One gardener's observations, discoveries and random thoughts whilst simultaneously worshipping and dallying in a Cape Cod garden. "A garden," said Ralph Waldo Emerson, "is like those pernicious machineries which catch a man's coatskirt or his hand, and draw in his arm, his leg and his whole body to irresistable destruction."


Previously on The Midnight Garden:  After a teasing day of sunshine with temperatures solidly in the fifties, Winter staged a comeback, dare we hope, a last stand for this year.  But it’s anyone’s guess how much more of the season we’ll get.  Compared to many places, we had very little snow from this most recent storm…but the landscape’s white once more and it seemed like a fun idea to make a pilgrimage across town to check in with the ocean on the way to work this morning.

atlantic-snow1The ocean was a bit of a fury when I arrived, no doubt churned up by the recently passed storm still in the gulf of Maine to the north.

iciclesI always find it interesting to be at the beach in the winter, especially when the season is so very obvious, with everything dressed up in the festive icy vestments of the season.

Of course, I prefer those days of spring and fall when I can walk along the boardwalk in my tevas, sand sliding through my bare toes when I step off onto the sand.  Today I was in hiking boots and the customary five or six layers of clothing.

The beach grass fronds of last summer have been blown away by winters winds and only some little clumps remain.  The skeletons of beach roses and seaside goldenrod line the paths, but of the more delicate beach peas no sign remains.








Heading back through town after my beach visit, I remember that there was a witch hazel tree in front of the Chamber of Commerce office (there’s the link if you’re planning a Cape Cod vacation…), which I had enjoyed about this time last year.   As you can see, I found it happily blooming, a nice counterpart to the white snow.


I know some people who are slow to warm to yellow, and I guess I can understand that:  it can be an unbearably cheery color and sometimes that can be a bit much to take.  Yellow is the color that walks into a room fairly singing “Good Morning, Everyone!” as folks grumble about him.  But even the color cynics amongst you should be able to admit that it’s a pleasure to have a little color on an otherwise dreary landscape!

The sun struggled throughout the day, lingering clouds from the storm trying to smother our star’s best intentions.  I’m happy to say that Sol mustered its forces in time to give us a big, warm (looking…it was 22!) finish at the day’s end.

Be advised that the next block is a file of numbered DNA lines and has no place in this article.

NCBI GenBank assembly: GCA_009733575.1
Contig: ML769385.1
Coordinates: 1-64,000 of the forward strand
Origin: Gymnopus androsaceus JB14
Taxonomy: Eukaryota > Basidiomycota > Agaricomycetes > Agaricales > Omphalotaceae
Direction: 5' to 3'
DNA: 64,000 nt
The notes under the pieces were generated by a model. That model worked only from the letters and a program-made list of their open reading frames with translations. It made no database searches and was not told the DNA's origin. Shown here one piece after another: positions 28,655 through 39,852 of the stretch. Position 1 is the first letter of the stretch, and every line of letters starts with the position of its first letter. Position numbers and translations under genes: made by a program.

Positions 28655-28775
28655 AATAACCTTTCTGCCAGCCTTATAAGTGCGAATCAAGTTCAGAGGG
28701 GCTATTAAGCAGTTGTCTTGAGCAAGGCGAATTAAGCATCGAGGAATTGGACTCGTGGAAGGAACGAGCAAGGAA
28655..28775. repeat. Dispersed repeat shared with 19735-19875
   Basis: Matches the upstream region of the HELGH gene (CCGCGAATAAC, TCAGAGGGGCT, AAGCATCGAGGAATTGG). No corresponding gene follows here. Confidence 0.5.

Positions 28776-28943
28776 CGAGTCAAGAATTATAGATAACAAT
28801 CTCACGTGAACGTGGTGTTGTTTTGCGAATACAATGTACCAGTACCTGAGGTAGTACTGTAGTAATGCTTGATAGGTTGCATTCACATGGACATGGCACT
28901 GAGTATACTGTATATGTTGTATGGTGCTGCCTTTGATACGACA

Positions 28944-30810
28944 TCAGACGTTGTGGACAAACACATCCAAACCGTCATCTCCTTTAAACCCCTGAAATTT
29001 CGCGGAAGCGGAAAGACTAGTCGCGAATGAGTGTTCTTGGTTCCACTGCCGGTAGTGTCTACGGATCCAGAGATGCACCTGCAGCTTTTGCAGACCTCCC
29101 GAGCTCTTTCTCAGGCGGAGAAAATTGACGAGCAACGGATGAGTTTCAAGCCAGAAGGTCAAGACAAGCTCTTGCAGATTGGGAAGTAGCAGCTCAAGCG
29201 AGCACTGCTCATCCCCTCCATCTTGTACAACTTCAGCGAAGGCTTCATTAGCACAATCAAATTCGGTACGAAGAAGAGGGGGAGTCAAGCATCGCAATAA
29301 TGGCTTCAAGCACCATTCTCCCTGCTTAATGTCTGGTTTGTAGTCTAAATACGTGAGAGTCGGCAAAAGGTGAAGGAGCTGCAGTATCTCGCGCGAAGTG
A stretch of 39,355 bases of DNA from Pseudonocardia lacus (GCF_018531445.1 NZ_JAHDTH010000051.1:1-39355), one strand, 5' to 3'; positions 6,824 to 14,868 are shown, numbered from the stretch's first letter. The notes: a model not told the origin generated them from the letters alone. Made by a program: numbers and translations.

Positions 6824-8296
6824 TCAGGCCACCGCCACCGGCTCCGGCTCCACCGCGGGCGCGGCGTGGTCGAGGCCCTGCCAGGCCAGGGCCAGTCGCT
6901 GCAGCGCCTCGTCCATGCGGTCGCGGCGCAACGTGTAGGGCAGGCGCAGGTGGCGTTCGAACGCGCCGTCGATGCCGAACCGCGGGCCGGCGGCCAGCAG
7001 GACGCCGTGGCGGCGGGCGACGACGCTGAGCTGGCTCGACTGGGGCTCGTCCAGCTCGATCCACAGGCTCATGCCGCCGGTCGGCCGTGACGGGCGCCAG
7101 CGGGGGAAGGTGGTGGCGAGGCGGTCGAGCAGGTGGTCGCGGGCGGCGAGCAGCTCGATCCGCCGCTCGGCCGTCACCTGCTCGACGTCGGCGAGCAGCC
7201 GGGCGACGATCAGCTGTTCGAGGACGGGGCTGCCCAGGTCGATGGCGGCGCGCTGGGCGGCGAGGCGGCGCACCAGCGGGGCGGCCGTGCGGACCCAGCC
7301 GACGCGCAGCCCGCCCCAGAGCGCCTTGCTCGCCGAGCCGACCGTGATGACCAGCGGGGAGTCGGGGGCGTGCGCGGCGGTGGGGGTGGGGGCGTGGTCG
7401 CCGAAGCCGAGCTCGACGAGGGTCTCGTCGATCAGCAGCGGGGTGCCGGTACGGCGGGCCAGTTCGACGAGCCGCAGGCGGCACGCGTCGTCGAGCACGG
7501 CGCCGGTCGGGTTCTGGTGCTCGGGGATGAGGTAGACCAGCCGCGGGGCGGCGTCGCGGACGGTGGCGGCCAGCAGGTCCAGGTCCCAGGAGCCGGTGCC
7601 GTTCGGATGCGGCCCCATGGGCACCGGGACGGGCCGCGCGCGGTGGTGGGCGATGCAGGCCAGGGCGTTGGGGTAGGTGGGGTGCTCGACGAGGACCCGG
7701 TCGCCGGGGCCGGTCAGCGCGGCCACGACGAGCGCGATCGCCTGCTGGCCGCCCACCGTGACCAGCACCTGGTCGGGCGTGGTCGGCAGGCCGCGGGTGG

You can see it’s only taken the two days of temperatures in the 20s to bring ice back to Rock Harbor.




Comments on: "Once More, With Feeling" (8)

  1. Yellow is TOTALLY that guy who wakes up cheerful at 7am and bubbles over while the rest of us reach bleer-eyed for the coffee and wish he’d shut the hell up… but I have been coming to appreciate the color more and more as I get older. Still don’t wear it, I’m not quite ready to take on the responsibility of that much energy, but I do appreciate it more (it’s a natural anti-depressant, did you know that?). Someday I will paint a kitchen yellow, though probably more on the orange side, sort of a Tuscan, earthy yellow.
    I recognize that lifeguard tower, I think.

    When I painted the Nest bathroom yellow, I purposely did only one coat over the extant pink. As a result, little hints of pink show through here and there, giving the impression of peach skin (at least, that’s what I fancy it does…I’m sure some people might just look at it and say, “hmm, too lazy for a second coat””), which seems to mute yellow’s enthusiasm there just a smidge.

    You *should* recognize the lifeguard tower, tho you saw it under much warmer and darker circumstances.

  2. Blear-eyed. Not bleer-eyed.

    (Had a little more coffee now, have we?)

  3. Reading this on my Blackberry loses some of the impact, but even so I can tell these pictures are stunning. It will be interesting to compare similar shots in spring and summer.

  4. That rock harbor shot is amazing. But why can’t I embiggen? That’s unusual for your posts.

    Thanks, I was pretty pleased with that one, too! As for the embiggening, or lack thereof, remember when Blogger told me I ran out of storage space? Trying to be better about file sizes these days…(hey, but I’ll SELL ya a poster real cheap…heh heh)

  5. The ice in the harbor fascinates me.
    Hope your winter weather is nearly finished now. It is March, after all. March is so much more hopeful than February.

    I didn’t realize yellow was an anti-depressant! I’ll have to keep that in mind. My foyer is painted yellow. It has no light fixture at all, and I hardly go in there. I wanted to paint a lot more of the house that pretty yellow, but somehow other stuff happened.

    Sounds like you got a nice spring-into-summer project, there, Java! Spread some more of that yellow around!!

  6. I really enjoy the somber, pensive mood of the beach in snow photos.

  7. Mr. Chamber of Commerce, maybe I can cut a half-price deal on a beach cabana if I have to work on my tan line in the snow? Brrrrr. But pretty!

  8. Such frigid shots that you have captured in comparison to only days ago. Amazing how weather works. Thankfully the sunset brings us warmth.

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